Do variables need to be declared if they're being used in a function?

I’m doing the FCC lesson “Global Scope and Functions”. It uses a variable oopsGlobal in the function. But it doesn’t seem to me that the variable is declared anywhere, I only see it being defined. Do you need to declare a variable? Thanks

// Declare your variable here
var myGlobal = 10;

function fun1() {
  // Assign 5 to oopsGlobal Here
oopsGlobal = 5;
}

// Only change code above this line
function fun2() {
  var output = "";
  if (typeof myGlobal != "undefined") {
    output += "myGlobal: " + myGlobal;
  }
  if (typeof oopsGlobal != "undefined") {
    output += " oopsGlobal: " + oopsGlobal;
  }
  console.log(output);
}

Not sure if I answered your question in the other thread.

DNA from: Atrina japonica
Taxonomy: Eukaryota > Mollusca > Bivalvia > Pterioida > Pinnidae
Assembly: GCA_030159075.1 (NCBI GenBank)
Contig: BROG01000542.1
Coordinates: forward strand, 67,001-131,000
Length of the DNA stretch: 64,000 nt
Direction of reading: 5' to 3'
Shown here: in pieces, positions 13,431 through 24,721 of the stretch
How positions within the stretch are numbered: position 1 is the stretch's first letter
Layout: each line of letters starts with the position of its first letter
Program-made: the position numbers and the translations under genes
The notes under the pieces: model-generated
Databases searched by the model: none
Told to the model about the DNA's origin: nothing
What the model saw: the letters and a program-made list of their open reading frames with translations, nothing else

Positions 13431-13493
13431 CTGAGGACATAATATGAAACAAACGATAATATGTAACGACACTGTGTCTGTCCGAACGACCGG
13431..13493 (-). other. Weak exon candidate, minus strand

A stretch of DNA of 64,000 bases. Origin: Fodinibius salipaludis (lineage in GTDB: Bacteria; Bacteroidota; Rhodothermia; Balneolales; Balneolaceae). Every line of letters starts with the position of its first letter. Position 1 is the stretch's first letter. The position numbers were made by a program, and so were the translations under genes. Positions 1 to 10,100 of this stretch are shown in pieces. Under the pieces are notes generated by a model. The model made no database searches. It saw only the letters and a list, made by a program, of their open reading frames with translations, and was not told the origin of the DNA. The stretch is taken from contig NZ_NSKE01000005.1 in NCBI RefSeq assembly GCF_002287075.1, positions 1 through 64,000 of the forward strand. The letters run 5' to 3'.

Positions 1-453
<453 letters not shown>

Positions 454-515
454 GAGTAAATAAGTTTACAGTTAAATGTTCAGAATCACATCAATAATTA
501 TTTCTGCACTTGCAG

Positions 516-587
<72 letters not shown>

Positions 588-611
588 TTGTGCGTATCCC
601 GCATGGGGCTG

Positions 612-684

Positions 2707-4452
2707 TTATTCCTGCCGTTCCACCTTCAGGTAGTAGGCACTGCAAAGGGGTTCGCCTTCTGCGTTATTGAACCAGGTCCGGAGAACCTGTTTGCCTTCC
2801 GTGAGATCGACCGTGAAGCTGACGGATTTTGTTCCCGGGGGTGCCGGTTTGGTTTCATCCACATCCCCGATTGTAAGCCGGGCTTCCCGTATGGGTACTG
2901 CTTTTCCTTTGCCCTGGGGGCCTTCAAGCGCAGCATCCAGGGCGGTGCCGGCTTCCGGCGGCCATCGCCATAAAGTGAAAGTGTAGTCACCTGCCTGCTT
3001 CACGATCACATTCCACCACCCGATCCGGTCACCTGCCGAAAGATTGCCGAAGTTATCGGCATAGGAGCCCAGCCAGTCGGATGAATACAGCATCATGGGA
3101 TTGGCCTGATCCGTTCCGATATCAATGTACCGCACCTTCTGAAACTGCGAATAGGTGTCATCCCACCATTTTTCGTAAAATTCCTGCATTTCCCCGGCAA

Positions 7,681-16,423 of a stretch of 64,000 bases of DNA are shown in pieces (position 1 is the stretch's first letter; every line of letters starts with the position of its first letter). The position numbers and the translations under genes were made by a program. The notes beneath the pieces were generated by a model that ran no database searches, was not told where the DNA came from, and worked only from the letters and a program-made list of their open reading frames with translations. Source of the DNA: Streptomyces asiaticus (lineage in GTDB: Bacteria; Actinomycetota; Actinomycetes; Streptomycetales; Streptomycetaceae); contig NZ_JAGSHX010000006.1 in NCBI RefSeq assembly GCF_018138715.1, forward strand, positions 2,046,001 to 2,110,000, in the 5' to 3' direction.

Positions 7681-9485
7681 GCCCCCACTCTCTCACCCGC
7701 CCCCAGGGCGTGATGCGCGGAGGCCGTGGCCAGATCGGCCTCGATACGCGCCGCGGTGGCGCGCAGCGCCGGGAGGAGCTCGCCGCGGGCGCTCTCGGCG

I’d suggest giving this a good read.
You Don’t Know JS Yet: Scope & Closures - 2nd Edition

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@lasjorg Yes I think you mostly did answer it, thanks. I also didn’t realize that you could declare a variable without using var, let, or const (or maybe others one I don’t know about). My point is, I thought code like oopsGlobal = 5; or inGlobal = 'I really should not be here wasn’t just a “bad idea” because it ends up in the global scope, but functionally incomplete and would cause an error.

I thought it wasn’t declaring a variable and trying instead to go straight to defining it, and would not work. Ok I will check out that link, thank you!

It is pretty much for historical reasons that it works without declaring. It was to make it more user-friendly so an inexperienced programmer that forgot to declare the variable would be “helped” by the language. It turns out to be a really bad idea and something that should never have been implemented.

If JavaScript was invented today with the standards body in place and no baggage, it would not let you assign values to undeclared identifiers. The ‘use strict’ directive (strict mode) can be seen as a backward-compatible way of fixing this implementation mistake.

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